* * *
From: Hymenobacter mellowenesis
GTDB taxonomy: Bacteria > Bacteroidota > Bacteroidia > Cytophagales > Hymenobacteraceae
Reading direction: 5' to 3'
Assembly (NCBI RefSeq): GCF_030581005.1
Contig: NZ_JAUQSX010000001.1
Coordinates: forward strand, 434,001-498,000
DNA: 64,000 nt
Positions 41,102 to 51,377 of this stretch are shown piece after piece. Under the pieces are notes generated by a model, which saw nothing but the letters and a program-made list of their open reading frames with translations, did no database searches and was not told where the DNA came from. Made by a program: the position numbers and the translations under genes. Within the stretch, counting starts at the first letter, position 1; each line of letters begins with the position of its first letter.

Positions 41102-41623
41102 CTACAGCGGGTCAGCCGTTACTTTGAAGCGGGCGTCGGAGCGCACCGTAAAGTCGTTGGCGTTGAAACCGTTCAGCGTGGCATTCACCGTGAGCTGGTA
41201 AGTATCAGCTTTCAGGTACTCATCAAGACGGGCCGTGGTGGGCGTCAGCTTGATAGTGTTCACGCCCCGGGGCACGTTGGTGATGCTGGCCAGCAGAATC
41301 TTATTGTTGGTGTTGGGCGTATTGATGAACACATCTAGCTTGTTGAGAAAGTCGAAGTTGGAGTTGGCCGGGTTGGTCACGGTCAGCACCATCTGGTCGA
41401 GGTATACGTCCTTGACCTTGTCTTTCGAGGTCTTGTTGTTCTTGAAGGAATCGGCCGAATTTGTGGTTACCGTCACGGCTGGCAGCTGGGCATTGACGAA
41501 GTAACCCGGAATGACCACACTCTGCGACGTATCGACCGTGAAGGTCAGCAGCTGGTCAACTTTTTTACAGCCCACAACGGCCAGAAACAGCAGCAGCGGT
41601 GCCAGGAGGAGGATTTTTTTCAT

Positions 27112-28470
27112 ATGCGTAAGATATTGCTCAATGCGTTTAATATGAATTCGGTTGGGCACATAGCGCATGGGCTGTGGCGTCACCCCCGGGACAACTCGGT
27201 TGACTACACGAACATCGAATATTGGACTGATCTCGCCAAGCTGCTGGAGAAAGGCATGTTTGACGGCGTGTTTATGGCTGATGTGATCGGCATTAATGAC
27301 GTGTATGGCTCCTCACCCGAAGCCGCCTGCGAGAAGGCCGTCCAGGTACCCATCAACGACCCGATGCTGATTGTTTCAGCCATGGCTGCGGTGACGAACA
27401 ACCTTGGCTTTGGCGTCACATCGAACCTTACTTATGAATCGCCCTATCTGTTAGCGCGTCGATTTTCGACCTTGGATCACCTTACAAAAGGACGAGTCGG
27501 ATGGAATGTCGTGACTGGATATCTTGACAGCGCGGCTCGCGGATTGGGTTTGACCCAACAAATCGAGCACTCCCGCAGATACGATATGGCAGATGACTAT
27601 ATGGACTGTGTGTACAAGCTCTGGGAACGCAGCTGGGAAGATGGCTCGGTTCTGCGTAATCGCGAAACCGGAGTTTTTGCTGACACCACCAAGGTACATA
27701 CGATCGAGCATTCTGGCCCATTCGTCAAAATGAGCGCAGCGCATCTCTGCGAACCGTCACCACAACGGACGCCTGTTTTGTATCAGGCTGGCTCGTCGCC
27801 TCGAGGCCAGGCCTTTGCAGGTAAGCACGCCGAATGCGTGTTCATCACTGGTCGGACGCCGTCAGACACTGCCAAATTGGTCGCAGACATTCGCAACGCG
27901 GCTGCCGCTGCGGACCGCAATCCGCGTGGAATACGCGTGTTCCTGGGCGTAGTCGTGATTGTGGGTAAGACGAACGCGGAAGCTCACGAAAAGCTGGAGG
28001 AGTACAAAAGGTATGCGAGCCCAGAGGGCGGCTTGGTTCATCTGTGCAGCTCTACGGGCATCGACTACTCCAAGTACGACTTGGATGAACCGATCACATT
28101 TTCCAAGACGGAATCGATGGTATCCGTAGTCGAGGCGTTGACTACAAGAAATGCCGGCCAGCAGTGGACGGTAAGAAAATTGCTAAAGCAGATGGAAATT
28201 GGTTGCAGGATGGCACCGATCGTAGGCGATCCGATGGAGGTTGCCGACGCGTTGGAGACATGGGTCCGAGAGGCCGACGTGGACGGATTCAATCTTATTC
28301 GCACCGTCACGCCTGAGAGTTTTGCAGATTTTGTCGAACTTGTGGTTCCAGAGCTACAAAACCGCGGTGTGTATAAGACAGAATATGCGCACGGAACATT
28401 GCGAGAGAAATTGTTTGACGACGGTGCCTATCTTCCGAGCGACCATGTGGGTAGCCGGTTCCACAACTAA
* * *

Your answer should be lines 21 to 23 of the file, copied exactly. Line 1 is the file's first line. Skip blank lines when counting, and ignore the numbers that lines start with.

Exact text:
27501 ATGGAATGTCGTGACTGGATATCTTGACAGCGCGGCTCGCGGATTGGGTTTGACCCAACAAATCGAGCACTCCCGCAGATACGATATGGCAGATGACTAT
27601 ATGGACTGTGTGTACAAGCTCTGGGAACGCAGCTGGGAAGATGGCTCGGTTCTGCGTAATCGCGAAACCGGAGTTTTTGCTGACACCACCAAGGTACATA
27701 CGATCGAGCATTCTGGCCCATTCGTCAAAATGAGCGCAGCGCATCTCTGCGAACCGTCACCACAACGGACGCCTGTTTTGTATCAGGCTGGCTCGTCGCC